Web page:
"I gotta go, Helen. Look, good luck with everything. Really."
There was a click as Frank hung up, and then the quiet hum of the dial tone. After a moment, Helen put the phone down on the table. She didn't try to call back. Not then. Not later. There was no point, was there? He'd been nice about it—he'd always been nice about everything, even when he'd found out she was acting under Pendler's orders; he hadn't hit her or called her names, the way most guys would've—but it was quite clear he wanted nothing to do with her. She couldn't really blame him.
She almost called her dealer, instead—but, no. She was done with that. Sure, a line or two of coke would help mute the voice inside her that told her she was worthless, that she didn't deserve a man like Frank Connor, that she deserved to have him walk away. But he'd given her a chance to escape from all of that and to make a fresh start. He might despise her with every fiber of his being—she was sure he did—but she owed it to him to at least try to do something with the option he'd given her.
Not that making a fresh start turned out to be easy. She thought of Frank often while she was trying to put her life back together and trying to find a job: he hadn't wanted her—and no one else did either, it seemed.
After a month, two months, three months, she began to understand more clearly why he'd accepted Russ's offer to come work at the club: even without twenty years and more of jail to explain away, her own resume didn't have much appeal for the managers at the places she schlepped it round. Except for the times when she did capture their interest a little, enough for them to ask more. They got plenty interested then. And the offers they made once they found out what it was she'd done at the club had begun to look pretty tempting after a while, even though she knew they were bad bargains—and even though she wasn't sure she could do that any more. Not now she was sober and clean a month, two months....
That was when she'd think about Frank: about how he'd taught her that, no matter if you thought you had no options, there was always another option. Always a way to walk away with your dignity intact. She wasn't sure how easy she would've found it to walk away from Pendler when he was alive, but it had turned out, once he was dead, to be stupidly straightforward to call her mom, even after all the years of silence. Call and be welcomed home: the blazing row, the unforgivable things they'd both said forgiven and forgotten. So at least, at the end of each frustrating, fruitless day, she had a roof over the head. There'd even been a little money saved from that old life—though most had been blown long ago on one substance or another that would allow her to forget for a few hours the names she called herself—for her to help put food on the table for a while.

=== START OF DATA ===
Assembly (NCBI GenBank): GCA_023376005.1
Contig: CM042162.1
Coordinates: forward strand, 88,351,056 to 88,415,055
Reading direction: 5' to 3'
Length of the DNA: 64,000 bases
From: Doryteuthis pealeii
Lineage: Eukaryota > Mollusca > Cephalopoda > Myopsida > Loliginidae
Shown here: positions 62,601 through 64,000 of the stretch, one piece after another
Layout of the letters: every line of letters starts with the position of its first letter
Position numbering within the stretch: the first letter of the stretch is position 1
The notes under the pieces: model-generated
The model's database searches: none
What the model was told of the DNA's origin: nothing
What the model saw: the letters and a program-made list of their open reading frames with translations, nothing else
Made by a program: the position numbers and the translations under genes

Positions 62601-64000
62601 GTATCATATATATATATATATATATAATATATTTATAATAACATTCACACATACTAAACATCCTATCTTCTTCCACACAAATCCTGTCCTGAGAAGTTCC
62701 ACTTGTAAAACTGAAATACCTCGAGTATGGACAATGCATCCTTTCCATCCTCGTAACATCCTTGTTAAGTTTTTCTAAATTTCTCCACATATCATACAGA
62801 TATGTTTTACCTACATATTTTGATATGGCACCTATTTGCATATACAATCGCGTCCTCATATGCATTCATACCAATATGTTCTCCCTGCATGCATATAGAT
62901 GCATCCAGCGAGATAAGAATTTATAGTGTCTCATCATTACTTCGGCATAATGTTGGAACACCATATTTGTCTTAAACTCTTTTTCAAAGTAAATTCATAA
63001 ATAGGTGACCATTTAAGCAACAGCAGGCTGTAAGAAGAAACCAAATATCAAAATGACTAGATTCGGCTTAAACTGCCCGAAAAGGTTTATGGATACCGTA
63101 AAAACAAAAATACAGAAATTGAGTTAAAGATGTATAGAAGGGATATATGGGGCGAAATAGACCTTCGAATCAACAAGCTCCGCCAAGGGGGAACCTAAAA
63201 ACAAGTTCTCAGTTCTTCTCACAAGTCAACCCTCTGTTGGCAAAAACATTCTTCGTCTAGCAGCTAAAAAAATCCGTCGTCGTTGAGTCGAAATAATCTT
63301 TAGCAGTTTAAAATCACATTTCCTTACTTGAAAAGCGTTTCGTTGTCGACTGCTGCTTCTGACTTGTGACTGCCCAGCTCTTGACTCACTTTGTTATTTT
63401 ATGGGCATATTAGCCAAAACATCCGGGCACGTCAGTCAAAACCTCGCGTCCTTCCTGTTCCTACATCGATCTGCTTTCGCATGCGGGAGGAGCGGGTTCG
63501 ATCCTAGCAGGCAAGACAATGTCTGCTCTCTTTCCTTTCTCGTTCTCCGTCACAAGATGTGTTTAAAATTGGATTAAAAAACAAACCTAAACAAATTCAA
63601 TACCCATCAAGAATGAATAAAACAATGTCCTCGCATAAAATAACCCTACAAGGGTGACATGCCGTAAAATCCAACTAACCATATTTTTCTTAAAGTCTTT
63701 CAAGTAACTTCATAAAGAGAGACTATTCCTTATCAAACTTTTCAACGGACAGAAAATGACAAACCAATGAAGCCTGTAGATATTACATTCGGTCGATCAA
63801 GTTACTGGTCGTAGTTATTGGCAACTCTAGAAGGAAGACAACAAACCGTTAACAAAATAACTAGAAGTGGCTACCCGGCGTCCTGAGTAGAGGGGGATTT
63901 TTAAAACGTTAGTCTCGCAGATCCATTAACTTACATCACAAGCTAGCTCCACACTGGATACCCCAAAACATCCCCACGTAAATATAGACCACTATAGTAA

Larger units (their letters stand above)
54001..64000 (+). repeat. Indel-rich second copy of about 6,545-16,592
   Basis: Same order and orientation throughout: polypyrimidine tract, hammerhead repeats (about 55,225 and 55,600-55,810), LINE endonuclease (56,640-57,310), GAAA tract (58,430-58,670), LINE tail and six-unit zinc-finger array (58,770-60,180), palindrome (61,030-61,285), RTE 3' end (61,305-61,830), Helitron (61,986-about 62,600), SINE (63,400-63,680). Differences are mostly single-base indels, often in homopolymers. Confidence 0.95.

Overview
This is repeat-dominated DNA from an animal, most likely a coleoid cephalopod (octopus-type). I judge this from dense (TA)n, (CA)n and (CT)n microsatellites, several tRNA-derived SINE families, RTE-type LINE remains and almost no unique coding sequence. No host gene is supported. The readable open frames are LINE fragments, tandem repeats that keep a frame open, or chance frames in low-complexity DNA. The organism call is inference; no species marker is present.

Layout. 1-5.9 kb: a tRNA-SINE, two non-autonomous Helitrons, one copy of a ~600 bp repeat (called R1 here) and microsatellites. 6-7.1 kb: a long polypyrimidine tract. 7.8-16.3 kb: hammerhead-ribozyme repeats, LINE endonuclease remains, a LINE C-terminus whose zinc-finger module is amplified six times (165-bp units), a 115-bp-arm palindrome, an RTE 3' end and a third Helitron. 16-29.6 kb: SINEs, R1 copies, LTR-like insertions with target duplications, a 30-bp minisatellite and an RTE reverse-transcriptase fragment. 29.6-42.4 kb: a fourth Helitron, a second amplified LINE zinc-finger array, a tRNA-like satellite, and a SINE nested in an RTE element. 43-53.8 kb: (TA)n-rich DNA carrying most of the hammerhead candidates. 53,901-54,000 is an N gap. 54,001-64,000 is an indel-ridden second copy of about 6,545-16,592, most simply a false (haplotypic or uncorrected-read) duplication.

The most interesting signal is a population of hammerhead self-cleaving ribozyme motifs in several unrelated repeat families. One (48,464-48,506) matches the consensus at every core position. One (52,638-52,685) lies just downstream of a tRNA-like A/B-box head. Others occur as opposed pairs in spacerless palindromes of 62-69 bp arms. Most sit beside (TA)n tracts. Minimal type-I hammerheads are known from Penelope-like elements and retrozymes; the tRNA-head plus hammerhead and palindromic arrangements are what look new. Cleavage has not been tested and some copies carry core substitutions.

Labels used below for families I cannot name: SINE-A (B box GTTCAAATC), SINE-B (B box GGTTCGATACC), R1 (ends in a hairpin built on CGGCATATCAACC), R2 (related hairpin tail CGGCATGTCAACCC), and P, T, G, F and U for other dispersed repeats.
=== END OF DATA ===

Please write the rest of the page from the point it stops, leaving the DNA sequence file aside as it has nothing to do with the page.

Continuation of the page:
In the end, through a friend of a friend of a friend of her mother's, she got a job as a chambermaid at a halfway decent motel. Went back to community college to take business classes. Worked her way up to supervisor and then assistant manager. Through honest means and hard work and not a blow job in sight.
She didn't think about Frank so often any more. Just from time to time, when she listened to the tales of woe from girlfriends having man trouble or when she sometimes tried dating herself and discovered what sleazeballs most men could be. Frank had been painfully decent; he'd respected her even when he'd known she was a whore and a drunk and an addict. She'd only lost his respect, lost any chance to be with him, when she'd done him wrong. That was why he 'd turned down her offer and hung up the phone, and she reckoned he'd been right to do it.
It was only later—much later, when she'd learned not to hate herself quite so much for who she'd been—that she realized it wasn't about what she'd done at all. It was about what he'd done. About protecting them both so they could both be free. The cops had questioned her, of course: right after they'd turned up at her apartment and broken the news that Pendler was dead. Her surprise had been genuine enough; she hadn't known who the target was that Frank was supposed to take out, but she was sure as hell it wasn't Pendler himself. And it had been easy enough, when they'd asked her if she had any idea who might have pulled the trigger, to lie. Hadn't Pendler taught her to be convincing, with those backhanders across her face when he didn't believe her after he'd demanded she tell him you like that, baby, don't you?
The cops had been back twice: more questions. She'd been too messed up then to realize that acquiring a new boyfriend would have brought a world of trouble down on both of them. No: Frank had been keeping them both safe when he'd hung up and walked away. And staying safe meant they couldn't be together, not ever. Even if maybe, maybe he'd wanted that too, just a little bit: replaying back his words in her memory after she finally understood what he'd done for her, she thought it sounded like he'd forgiven her for not seeing all her options. That there'd been a touch of regret in his I gotta go.
Perhaps one day, when they were both old and gray and Pendler's murder was buried deep in the police department's files, their paths would cross again....
Until then, she was going to take and make the most of all the options Frank Connor had given her.